Epstein Argues That Medical Innovation Occurs in Spite of, Not Because of, Government Regulators

The Tale of How Insulin Came to Market
Richard A. Epstein
Defining Ideas
January 2, 2011

One of the most pressing questions of modern biomedical research asks what the relationship between government regulation and scientific innovation is. Nothing is more common today than the plea that extensive government regulation, at every stage of the development process, is needed to protect innocent and uninformed patients and their families from exploitation by pharmaceutical companies, hospitals, and physicians. The underlying assumption is that good-faith government regulators can fill the void between ordinary people and the self-interested institutions that dominate our private lives. Indeed, filling this void is the purpose of the Food and Drug Administration (FDA), which supervises pharmaceutical companies.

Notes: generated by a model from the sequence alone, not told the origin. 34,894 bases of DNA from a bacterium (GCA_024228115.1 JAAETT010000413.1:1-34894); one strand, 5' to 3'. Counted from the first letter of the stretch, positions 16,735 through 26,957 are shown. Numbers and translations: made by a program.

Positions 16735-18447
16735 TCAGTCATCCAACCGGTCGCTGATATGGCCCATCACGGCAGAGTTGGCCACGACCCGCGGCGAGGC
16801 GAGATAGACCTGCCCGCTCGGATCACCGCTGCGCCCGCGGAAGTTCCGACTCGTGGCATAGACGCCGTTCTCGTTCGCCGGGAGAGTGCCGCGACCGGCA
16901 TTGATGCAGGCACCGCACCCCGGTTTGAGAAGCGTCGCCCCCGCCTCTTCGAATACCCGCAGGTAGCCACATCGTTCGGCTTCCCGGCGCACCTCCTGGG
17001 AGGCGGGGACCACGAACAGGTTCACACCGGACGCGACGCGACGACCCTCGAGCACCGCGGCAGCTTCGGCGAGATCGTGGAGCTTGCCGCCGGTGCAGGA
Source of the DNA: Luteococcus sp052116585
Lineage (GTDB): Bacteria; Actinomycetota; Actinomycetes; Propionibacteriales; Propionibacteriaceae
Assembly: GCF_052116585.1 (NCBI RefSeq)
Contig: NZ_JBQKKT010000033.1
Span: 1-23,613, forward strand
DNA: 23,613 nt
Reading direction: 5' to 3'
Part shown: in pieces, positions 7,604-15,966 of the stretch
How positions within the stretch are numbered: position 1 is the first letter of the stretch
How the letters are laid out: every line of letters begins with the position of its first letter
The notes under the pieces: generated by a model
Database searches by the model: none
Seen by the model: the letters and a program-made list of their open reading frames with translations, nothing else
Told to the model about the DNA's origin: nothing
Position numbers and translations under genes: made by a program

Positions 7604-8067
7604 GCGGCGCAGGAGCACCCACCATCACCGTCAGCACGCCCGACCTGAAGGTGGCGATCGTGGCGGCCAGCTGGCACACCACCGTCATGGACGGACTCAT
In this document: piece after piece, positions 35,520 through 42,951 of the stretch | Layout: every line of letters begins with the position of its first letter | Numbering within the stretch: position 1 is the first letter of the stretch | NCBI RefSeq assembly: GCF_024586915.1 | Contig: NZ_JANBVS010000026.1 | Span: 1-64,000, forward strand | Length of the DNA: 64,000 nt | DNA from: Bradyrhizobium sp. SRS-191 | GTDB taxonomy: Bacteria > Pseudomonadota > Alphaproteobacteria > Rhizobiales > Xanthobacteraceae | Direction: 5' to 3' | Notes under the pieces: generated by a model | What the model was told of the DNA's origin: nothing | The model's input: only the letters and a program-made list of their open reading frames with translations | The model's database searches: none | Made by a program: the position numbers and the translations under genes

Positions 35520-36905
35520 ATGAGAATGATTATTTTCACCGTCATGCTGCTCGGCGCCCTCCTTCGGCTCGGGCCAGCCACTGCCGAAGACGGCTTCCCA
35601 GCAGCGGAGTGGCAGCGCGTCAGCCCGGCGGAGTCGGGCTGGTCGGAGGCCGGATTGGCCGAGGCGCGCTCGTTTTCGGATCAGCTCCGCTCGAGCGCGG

It was not always thus. Recently, I had occasion to visit the New York City Historical Society , which is featuring an excellent exhibit on the 1921 discovery of insulin by scientists Frederick Banting and Charles Best at the University of Toronto. That exhibit displayed a superb book by Thea Cooper and Arthur Ainsberg called "Breakthrough: Elizabeth Hughes, the Discovery of Insulin, and the Making of a Medical Miracle." The title is not hyperbole. In fact, it behooves us to ask: could the same miracle be achieved today under the weight of our heavy system of regulation?

Faculty: 
Richard A. Epstein